Dish to FCC: More Time for MSS Terrestrial Buildout

DISH has submitted its comments in response to the FCC’s Notice of Proposed Rulemaking regarding wireless spectrum licensed by the Colorado-based pay-TV provider.

Last year, DISH invested $3 billion to take control of 40 MHz of spectrum in the 2 GHz band. This spectrum remains largely unused due to the requirements to use the spectrum exclusively for geosynchronous satphone services from bankrupt ICO and TeraStar.

The question before the FCC is whether to change the current rules governing the 2 GHz Mobile-Satellite Service spectrum (pdf) so that it can be more efficiently used to deliver mobile wireless services for data, voice and video applications into the mass market.

“We’re optimistic that the FCC can complete its rulemaking by the end of the summer,” said Tom Cullen, executive vice president of DISH. “Unleashing additional spectrum for wireless broadband is one of the highest stated priorities of the Obama administration and the FCC. We’re prepared to help meet the challenge as soon as reasonable modifications to the rules are approved.”

The FCC published its notice of proposed rulemaking in the Federal Register on April 17, bringing Dish Network’s wireless plans one step closer. The FCC has so far denied the company’s request for a waiver. Instead, the agency has initiated a rule-making process that covers the topic. Initial comments on the proceeding were due May 17, replies are due June 1 and the agency would rule sometime after that.

But Dish Network on Thursday told the FCC that its proposed timetable for Dish’s planned wireless network was unrealistic and carried too harsh a penalty for failing to meet requirements.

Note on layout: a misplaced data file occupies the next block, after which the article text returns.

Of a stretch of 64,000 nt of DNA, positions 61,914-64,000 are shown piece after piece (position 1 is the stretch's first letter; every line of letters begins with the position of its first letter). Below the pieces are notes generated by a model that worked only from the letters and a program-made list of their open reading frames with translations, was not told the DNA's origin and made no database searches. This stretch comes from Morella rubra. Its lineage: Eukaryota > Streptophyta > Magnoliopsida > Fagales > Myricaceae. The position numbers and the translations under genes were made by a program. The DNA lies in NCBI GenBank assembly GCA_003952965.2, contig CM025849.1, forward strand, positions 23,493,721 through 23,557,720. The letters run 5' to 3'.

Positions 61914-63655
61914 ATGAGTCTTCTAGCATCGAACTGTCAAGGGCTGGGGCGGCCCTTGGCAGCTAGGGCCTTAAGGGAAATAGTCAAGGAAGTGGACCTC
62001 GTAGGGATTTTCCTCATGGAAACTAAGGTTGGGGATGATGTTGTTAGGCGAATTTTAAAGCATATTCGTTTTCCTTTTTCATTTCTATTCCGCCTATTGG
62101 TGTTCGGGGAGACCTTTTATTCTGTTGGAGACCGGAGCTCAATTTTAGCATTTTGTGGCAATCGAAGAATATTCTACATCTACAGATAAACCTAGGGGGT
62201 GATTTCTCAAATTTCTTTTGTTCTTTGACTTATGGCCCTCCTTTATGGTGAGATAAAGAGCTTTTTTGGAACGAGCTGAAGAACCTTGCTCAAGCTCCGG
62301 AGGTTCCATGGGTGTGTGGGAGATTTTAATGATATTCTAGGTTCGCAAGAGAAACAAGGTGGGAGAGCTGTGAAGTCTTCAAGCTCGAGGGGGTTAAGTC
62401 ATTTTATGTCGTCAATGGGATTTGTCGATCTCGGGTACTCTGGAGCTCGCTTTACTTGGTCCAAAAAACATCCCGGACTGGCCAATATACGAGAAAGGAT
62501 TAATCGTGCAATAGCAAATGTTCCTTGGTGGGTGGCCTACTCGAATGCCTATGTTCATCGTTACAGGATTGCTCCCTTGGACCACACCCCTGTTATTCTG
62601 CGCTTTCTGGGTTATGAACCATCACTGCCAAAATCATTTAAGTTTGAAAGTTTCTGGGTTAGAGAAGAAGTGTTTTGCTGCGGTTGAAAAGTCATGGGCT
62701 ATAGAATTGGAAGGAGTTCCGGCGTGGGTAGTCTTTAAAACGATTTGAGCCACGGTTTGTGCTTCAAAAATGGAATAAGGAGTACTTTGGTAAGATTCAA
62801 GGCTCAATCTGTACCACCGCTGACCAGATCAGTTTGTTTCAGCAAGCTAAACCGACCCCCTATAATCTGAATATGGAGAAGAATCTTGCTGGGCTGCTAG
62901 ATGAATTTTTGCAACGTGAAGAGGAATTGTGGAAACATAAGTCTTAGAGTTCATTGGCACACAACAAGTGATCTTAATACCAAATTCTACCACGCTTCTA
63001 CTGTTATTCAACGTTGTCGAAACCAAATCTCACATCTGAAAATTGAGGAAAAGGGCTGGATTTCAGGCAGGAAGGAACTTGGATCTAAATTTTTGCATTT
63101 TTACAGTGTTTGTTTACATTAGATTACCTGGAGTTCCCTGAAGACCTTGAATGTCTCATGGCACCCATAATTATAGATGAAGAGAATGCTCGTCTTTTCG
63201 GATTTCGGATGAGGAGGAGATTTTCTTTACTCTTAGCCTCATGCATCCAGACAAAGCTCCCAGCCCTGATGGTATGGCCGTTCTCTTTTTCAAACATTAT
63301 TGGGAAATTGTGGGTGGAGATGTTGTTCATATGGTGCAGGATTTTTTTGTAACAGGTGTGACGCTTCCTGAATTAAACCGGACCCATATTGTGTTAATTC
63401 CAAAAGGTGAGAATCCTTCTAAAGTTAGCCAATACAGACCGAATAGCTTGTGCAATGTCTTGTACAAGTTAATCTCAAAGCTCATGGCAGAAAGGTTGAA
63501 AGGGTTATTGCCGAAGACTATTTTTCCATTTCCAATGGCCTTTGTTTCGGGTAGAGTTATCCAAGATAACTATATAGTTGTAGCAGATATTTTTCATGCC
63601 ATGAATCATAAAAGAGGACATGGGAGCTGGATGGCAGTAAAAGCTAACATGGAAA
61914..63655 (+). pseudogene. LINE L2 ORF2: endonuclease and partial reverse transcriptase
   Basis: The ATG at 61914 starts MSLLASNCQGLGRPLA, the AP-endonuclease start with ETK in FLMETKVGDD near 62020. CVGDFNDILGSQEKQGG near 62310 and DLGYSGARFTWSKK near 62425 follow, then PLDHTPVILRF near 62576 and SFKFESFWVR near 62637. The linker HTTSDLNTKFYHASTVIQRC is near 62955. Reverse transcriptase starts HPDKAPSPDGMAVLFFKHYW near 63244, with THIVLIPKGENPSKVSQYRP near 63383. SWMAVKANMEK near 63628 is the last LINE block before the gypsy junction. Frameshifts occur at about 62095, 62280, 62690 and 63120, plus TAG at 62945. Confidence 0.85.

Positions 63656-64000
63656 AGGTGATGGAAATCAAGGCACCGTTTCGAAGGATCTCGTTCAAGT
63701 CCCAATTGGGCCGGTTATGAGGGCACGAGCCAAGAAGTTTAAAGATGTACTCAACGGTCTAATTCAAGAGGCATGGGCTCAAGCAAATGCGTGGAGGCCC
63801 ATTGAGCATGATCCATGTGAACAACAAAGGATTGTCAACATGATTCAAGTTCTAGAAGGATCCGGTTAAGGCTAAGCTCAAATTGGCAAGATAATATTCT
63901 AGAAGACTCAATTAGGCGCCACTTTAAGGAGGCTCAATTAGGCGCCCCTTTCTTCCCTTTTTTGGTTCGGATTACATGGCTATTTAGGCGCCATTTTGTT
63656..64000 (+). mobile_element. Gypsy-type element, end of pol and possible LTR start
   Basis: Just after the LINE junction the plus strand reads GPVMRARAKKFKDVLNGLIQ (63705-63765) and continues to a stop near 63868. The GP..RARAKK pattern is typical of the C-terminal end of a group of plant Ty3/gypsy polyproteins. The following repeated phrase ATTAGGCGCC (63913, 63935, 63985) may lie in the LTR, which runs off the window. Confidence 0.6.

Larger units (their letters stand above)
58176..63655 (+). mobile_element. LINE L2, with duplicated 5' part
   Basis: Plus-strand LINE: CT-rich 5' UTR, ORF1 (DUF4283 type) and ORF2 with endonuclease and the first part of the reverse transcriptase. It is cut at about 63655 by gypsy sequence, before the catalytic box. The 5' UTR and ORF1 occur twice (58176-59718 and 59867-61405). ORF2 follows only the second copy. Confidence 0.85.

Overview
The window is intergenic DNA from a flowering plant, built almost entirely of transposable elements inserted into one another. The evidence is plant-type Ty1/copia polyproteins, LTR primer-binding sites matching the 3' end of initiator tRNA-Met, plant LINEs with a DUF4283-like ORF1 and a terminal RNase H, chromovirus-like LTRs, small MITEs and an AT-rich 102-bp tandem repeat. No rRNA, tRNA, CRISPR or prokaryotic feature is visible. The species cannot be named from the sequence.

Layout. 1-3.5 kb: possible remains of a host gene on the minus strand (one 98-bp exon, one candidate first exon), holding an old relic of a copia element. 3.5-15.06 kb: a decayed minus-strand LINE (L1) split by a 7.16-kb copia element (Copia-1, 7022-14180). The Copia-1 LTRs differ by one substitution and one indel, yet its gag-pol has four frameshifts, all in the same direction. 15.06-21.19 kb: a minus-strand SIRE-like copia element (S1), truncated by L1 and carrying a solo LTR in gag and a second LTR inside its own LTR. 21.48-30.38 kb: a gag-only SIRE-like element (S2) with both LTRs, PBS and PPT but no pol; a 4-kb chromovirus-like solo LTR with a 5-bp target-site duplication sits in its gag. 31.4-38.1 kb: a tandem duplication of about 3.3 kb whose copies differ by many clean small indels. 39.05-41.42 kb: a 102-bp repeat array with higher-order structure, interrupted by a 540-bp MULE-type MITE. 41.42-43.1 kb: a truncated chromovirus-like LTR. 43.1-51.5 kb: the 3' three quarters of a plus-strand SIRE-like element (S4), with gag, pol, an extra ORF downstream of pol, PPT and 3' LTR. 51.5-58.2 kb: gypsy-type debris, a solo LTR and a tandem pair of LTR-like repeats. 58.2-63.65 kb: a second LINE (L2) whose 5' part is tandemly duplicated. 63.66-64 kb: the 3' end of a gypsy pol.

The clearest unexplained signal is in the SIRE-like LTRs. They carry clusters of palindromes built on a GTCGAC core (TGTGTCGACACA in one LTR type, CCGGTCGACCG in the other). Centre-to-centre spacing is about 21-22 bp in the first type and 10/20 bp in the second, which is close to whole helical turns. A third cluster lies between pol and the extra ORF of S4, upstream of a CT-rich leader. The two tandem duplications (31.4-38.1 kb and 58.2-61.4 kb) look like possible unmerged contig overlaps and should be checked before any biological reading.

Dish proposed that it have four years to reach an initial milestone, instead of the three years proposed by the FCC. The initial phase would reach 60 million people under the Dish proposal, rather than the 30 percent of the U.S. population that the FCC proposed, or roughly 90 million people.

Dish also urged the FCC to adopt more flexible sanctions for failing to meet buildout milestones, “rather than requiring a draconian outcome such as automatic license termination,” the company said in a filing with the regulator.

Spectrum licensed to T-Mobile USA has a 15-year buildout term, and Verizon Wireless and AT&T Inc each have 10 years to cover 75 percent of the population, Dish said.

Consumer advocacy group Public Knowledge suspects that Ergen’s intentions aren’t pure, that its delay is really about a quick flip. It sent its own filing to the FCC (pdf) asking that Dish’s spectrum be loaded down with conditions that would prevent big carriers like AT&T and Verizon Wireless from gobbling up its LTE capacity at wholesale rates.

See Dailywireless: Mr Ergen Goes to Washington, FCC Judgement on Lightsquared: Fail, Sprint Gives Lightsquared 6 Weeks, Dish Clarifies LTE-Advanced Plan, Dish: Show Me the Money!, Dish LTE-Advanced Called “Ollo”, Dish Talks Up Terrestrial LTE, ViaSat-1 Launched, Charlie Ergen’s Spectacular Triple Play, Charlie’s Big Play

Posted by Sam Churchill on .

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